Millions of viewers will tune in Monday night to find out who will get the final rose on “The Bachelor.” What they won’t see: The emotional trauma that sends some contestants tumbling into mental health crises when the cameras stop rolling.
Three former contestants on the “Bachelor” and its spinoff, “The Bachlorette,” have committed suicide, with the most recent death last month. And it’s not just “The Bachelor.” The New York Post has tallied 21 suicides among reality TV participants in the last decade.
That’s no surprise to Jamie Huysman, a licensed clinical social worker in Orlando, Fla., who has worked as a consultant to talk shows, court shows, and reality TV since the 1990s. On many of these shows, “the common denominator is to get the person with the greatest psychopathology — the best trainwreck you can,” he said.
“Television disposes of people,” Huysman said, and for contestants who may already be unstable, “when abandonment happens, that’s when all hell breaks loose.”
STAT talked to four reality TV contestants about the strains of the experience. They spoke of long days in front of the cameras, fueled at times by lots of alcohol — but very little food or sleep. They talked, too, of the isolation they felt during the filming, when they were barred from talking to anyone but fellow contestants. And of how uncomfortable it was to watch some of their fellow contestants being set up for very public humiliation.
They also spoke of how alone they felt when their part on the show ended, and the spotlight abruptly went dark.
Given how stressful participating can be, Sue Eastgard, a suicide prevention counselor in Seattle, urges reality show producers to give all contestants a crisis hotline number — and make sure they program it into their phones. She also urges primary care doctors to be especially vigilant about mental health screening for patients coming off high-stress situations, whether that’s military combat or a reality show.
Producers of the shows did not respond to requests for comment.
Here are the stories of four contestants:
Jesse Csincsak, winner of “The Bachelorette,” Season 4
Csincsak, 33, who owns a property management company, recalls a fairly long psychological screening for the show he joined in 2008, including 1,200 multiple choice questions. Later, he would come to believe that some questions were being asked not out of concern for his mental health, but to manipulate him more effectively.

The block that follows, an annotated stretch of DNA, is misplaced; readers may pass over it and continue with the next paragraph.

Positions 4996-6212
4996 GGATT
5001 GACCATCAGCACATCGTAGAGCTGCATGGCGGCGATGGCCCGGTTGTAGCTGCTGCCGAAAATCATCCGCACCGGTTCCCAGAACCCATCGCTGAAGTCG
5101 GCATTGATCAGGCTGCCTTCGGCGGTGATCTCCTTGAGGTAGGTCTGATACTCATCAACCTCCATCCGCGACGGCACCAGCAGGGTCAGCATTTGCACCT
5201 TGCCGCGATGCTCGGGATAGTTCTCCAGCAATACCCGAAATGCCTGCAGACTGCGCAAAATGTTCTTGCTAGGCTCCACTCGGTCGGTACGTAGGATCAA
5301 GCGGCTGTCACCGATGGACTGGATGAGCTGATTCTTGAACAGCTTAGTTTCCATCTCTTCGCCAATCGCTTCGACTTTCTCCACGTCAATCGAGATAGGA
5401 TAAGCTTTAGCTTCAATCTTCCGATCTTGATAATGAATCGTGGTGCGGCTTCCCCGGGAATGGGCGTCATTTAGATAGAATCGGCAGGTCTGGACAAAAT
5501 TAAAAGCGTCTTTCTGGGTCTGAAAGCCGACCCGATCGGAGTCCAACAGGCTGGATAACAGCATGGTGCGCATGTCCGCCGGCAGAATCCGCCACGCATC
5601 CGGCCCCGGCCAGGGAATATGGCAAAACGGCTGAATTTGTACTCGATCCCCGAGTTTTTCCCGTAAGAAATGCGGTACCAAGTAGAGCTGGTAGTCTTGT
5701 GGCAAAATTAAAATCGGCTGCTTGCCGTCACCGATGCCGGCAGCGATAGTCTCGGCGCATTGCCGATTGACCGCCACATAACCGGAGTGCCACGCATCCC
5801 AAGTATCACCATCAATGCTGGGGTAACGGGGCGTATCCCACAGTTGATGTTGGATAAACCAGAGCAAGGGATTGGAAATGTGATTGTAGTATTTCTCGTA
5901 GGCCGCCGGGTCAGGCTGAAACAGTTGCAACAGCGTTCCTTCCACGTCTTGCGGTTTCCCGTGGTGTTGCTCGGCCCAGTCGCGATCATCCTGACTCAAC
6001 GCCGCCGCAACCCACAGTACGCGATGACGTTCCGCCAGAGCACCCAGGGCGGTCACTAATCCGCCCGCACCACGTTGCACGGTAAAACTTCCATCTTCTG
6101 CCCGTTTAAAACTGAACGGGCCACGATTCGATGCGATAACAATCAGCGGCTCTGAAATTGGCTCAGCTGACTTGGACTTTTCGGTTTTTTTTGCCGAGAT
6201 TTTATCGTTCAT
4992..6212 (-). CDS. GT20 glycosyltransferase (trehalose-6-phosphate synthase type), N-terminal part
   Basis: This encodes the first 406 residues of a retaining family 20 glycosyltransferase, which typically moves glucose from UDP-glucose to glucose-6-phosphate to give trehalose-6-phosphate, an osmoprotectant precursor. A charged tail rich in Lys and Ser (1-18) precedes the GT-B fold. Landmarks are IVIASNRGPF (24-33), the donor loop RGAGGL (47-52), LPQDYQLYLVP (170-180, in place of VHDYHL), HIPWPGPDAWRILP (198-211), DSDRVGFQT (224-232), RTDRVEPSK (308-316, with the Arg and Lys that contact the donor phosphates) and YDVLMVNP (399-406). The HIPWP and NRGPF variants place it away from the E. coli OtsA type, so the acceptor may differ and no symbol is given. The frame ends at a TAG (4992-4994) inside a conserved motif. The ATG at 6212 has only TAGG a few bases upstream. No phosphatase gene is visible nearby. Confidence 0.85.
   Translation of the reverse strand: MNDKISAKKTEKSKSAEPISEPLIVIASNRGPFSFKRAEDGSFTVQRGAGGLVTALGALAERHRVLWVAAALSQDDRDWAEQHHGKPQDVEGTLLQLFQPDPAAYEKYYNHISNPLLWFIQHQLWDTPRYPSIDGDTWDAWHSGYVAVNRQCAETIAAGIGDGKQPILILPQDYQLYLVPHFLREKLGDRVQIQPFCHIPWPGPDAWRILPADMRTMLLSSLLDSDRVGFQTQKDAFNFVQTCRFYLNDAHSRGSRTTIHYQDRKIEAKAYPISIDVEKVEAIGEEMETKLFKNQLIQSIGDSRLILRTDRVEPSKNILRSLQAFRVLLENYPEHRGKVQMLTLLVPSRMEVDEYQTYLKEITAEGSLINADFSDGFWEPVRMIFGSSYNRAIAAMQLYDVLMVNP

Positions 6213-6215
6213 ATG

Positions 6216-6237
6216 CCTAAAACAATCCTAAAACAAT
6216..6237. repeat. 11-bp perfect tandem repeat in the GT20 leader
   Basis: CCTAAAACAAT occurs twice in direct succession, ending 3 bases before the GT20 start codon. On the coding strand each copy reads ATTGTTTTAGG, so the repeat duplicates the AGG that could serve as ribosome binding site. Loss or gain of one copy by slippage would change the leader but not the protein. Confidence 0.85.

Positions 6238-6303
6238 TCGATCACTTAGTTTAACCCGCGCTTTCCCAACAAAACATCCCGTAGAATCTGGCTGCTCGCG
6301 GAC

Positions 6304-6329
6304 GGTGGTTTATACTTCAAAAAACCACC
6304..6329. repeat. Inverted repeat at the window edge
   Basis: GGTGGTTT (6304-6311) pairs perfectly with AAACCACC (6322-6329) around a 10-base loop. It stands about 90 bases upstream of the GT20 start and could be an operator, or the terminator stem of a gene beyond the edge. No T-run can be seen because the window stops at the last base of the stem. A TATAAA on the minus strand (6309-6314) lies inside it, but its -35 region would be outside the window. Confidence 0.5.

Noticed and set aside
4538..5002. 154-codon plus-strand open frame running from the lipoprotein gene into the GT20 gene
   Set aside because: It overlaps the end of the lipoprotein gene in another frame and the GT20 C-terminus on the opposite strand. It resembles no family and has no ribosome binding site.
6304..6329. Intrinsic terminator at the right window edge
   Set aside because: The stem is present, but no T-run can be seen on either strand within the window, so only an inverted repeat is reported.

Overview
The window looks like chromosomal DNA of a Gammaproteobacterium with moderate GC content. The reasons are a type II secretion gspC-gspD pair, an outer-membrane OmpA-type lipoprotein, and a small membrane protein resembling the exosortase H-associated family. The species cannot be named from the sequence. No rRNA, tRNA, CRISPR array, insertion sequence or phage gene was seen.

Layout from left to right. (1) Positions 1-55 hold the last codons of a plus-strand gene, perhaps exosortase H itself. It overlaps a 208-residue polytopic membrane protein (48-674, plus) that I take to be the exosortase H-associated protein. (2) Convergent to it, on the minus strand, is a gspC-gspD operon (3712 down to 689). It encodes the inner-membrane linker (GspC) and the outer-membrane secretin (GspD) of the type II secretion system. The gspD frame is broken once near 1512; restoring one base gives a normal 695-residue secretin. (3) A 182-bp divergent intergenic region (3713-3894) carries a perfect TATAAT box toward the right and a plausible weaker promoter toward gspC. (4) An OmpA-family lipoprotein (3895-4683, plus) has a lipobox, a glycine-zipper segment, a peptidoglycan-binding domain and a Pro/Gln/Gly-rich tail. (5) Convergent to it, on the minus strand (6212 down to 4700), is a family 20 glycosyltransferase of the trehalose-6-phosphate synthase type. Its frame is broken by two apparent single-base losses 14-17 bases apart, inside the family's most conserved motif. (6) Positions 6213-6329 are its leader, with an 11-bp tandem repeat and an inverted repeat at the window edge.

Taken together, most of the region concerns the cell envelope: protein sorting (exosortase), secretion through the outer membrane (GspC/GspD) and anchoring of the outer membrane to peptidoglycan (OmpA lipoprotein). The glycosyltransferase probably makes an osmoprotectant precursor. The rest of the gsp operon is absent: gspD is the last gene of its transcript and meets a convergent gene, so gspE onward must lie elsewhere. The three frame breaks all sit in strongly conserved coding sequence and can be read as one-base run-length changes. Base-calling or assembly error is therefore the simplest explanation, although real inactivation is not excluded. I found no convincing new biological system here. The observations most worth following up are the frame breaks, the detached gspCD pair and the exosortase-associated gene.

“They ask you all your biggest fears, so when you tell them ‘I’m scared of heights’ they can put you 40 stories up on a building,” he said. “It’s used to make good TV. To create ratings. To make them money.”
The contracts signed by contestants on “The Bachelor” obligate them to take part in stressful and sometimes terrifying situations. They also give producers the freedom to edit footage and shape publicity to turn the contestants into characters for the public to embrace or despise, Csincsak said. He said he knows contestants who found the experience so traumatic that they’re still on anxiety medications, years after leaving the show.
“It’s all lies. It’s all for TV, and people’s lives are ruined every single day,” Csincsak said.
Contestants on “The Bachelor” and “The Bachelorette” often stay in touch and befriend participants from other seasons, forming a tight-knit community. No one from the ABC network or “The Bachelor” production team reached out to offer grief counseling or support after the suicides, Csincsak said. “They won’t even try to help the family in any way,” he said. “If it does not involve money, they are not interested.”
Csincsak urges public officials to step in and regulate reality TV shows, perhaps by mandating psychiatric care for contestants during and after the production.
Molly Swenson, contestant on “American Idol,” Season 10
Molly Swenson, a 28-year-old executive at a media company based in Los Angeles, made it into the top 50 contestants on “American Idol” in 2011.
She was disturbed during the auditions to see that the producers picked truly awful singers, as well as contestants with talent. “Those people are as convinced as everyone else that they are the next American Idol, and it’s really dark,” Swenson said. “You know which of the people are there to be made fun of, and it’s bad, because no one has told them.”